Energy Reform in Mexico: Impact on Tax and Revenue
23.09.2014 / Santamarina Steta, Juan Carlos Machorro , Partner in charge of the energy department of the firm for Energyboardroom.com
On August 11, 2014 the Federal Executive Branch issued decrees implementing at the federal law level the reforms to the Political Constitution of the United Mexican States, integrating historic changes in the manner in which the energy industry will be developed in Mexico, generating an increase in investment by allowing private participation, the transformation of the state-owned companies that currently manage the sector, and the strengthening of the institutions that govern the activity of that industry.
The oil and gas and electric power sectors are emphasized. In both cases, the active participation of the private sector is encouraged, allowing participation in activities that were previously reserved to the State through its state-owned companies, Petróleos Mexicanos (“Pemex”) and the Federal Electricity Commission (“CFE”). In addition, the powers of the governmental institutions to regulate the new market niches created with this process are reinforced, through the institutional strengthening of the regulatory bodies of the sector, the creation of independent operators and the redistribution of powers among the relevant authorities.
With this new regulatory framework positive consequences are expected for the sector, among which are: (i) an increase in the production of oil and gas and derivative products, (ii) the strengthening of the energy security of the country; (iii) the eventual decrease of electricity rates and gasoline prices; (iv) an increase in investment in the power industry and; (v) an increase in the Gross Domestic Product of the country estimated at 1% (one percent) annually, among others.
The changes occurring in the regulatory framework resulted, among many other things, in the need to adjust the regime applicable to the energy industry in tax and revenue matters through the issuance and amendment of several laws. The following are among the most important elements:
- The Oil and Gas Revenue Law, the purpose of which is to establish (i) the regime of the revenue that the Mexican State will receive from the activities of exploration and extraction done through the permits and contracts referred to in article 27, seventh paragraph, of the Political Constitution of the United Mexican States and the Oil and Gas Law, as well as the compensation that will be established for those contracts; (ii) the provisions on the management and supervision of the financial aspects of the contracts; and (iii) the obligations in relation to transparency and accountability with the resources referred to in the LIH.
- The concept of regulatory contributions is established in the Federal Fees Law, making it possible for the regulatory bodies to receive certain amounts paid to the State as fees for carrying out their regulatory activities.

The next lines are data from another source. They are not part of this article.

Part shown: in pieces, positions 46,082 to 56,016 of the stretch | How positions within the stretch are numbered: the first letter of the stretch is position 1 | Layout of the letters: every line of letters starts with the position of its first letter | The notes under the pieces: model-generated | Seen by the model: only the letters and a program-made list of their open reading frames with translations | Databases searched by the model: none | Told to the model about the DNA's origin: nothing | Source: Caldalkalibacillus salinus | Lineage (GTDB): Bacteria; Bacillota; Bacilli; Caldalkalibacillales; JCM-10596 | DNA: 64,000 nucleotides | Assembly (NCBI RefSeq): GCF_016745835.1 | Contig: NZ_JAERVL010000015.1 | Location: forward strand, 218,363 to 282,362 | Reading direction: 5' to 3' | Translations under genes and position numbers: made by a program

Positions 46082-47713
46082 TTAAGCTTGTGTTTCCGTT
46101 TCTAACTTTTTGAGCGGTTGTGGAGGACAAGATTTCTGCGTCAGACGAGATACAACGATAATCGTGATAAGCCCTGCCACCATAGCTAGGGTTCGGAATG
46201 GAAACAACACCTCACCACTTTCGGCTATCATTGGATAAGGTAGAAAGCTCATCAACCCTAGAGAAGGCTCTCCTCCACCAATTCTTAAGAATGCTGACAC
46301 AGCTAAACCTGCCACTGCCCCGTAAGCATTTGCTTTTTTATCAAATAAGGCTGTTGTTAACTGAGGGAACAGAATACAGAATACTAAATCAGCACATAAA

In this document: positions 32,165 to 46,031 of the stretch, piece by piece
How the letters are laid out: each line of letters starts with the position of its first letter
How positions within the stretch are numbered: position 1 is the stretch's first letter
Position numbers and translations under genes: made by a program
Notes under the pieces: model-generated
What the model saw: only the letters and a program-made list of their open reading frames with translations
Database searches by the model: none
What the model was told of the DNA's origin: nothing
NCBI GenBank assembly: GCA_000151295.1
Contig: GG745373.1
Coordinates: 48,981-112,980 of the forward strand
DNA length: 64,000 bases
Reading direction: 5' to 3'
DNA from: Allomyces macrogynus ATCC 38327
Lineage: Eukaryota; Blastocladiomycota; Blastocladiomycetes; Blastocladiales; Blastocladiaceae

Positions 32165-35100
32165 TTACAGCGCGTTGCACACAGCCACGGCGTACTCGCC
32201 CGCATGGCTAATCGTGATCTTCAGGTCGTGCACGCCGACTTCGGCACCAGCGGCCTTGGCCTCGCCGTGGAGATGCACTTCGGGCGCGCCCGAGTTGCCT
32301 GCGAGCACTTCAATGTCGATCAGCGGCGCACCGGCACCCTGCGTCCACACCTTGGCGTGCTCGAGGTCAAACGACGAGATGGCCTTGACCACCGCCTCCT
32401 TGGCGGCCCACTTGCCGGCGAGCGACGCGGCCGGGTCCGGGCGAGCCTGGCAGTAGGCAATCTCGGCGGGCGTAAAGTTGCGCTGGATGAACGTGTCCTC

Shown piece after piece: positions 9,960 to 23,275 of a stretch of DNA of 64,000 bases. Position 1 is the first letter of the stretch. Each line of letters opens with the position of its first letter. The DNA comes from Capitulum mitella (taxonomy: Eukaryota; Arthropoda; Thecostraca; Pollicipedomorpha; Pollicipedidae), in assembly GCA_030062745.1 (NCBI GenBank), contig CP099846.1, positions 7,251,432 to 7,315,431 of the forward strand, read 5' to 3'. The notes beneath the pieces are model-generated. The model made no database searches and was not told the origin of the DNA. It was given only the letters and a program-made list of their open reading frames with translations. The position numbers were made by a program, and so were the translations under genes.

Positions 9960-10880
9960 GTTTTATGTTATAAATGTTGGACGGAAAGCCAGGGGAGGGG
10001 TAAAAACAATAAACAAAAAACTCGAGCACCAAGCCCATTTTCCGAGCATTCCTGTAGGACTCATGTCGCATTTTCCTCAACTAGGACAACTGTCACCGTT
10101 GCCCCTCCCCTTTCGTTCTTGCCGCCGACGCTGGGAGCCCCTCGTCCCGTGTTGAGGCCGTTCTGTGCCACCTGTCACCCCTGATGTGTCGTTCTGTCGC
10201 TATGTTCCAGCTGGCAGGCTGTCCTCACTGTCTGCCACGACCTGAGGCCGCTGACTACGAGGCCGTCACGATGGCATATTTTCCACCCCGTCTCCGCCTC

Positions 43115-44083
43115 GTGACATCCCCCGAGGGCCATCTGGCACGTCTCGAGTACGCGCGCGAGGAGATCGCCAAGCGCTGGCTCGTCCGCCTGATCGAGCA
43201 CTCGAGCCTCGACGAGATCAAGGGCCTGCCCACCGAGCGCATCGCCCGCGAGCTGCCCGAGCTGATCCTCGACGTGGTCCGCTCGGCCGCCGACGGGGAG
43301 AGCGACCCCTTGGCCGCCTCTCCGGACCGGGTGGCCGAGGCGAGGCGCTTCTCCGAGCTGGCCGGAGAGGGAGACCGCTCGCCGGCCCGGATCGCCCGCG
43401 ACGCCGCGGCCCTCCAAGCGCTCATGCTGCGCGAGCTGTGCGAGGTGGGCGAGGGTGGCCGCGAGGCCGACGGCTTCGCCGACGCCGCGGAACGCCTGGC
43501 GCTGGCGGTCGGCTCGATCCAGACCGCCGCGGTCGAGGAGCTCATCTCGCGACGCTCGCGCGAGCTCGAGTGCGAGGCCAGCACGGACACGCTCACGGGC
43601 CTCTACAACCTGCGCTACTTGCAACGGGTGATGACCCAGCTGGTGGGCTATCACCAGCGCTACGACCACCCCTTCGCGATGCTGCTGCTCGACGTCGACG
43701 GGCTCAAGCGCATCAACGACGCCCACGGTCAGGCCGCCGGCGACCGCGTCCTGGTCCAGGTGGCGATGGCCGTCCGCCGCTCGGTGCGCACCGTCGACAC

- Chapter XII “Oil and Gas” of the same law is repealed, in order to harmonize its content with the Oil and Gas Revenues Law, which will go into effect as of December 1, 2015.
- Articles of the Tax Coordination Law are amended in order to exclude from taxable federal collection (i) the activity of extraction of oil, (ii) the Income Tax from the contracts and permits for the exploration and extraction of oil and gas referred to in the Oil and Gas Revenue Law, and (iii) the tax on the activity of exploration and extraction of oil and gas set forth in the Fourth Title of the Oil and Gas Revenue Law.
That law also establishes the obligation of using funds from the Mexican Petroleum Fund for Stabilization and Development (the “Mexican Petroleum Fund”) for the municipalities on the border or coasts through which the oil and gas materially leaves the country.
The permit holders for the sale to the public and distribution of gasoline and diesel are also included under the law where previously there was only Pemex.
Finally, the manner in which the Oil and Gas Extraction Fund will be formed is redefined, establishing that its resources will be transferred by the Mexican Petroleum Fund.
- The Mexican Petroleum Fund for Stabilization and Development Law is issued, the purpose of which is to establish the rules for the creation and operation of the Mexican Petroleum Fund, a public trust managed by the Bank of Mexico, which will receive, manage, invest and distribute the income from the permits and contracts referred to in the seventh paragraph of article 27 of the Political Constitution of the United Mexican States, with the exception of the taxes, in terms of article 28 of the Constitution and the transitory articles of the energy reform Decree issued in December of last year.
- The Federal Budget and Treasury Accountability Law is amended in order to: adapt it to the new definitions and concepts of the other amended laws; (ii) exclude the EPEs from its provisions; (iii) guarantee the continuity of the subsidies to electricity in case of increases in its price, (iv) make it possible to offset the revenue of the State with the funds of the Mexican Petroleum Fund, when it is due to lower petroleum income; (v) consider the regulatory fees as part of the Revenue Budget; and (vi) add the title “Transfers from the Mexican Petroleum Fund” as the fifth title of the law.
- The General Public Debt Law is amended, including the following elements: (i) to include the EPEs as entities having public debt, and (ii) make it possible for the Federal Government to be able to assume a proportion of the labor liability of Pemex and CFE in relation to pensions and retirement funds currently being paid, and those corresponding to active workers of those organizations, conditioned on the renegotiation of the collective bargaining agreement of both companies.
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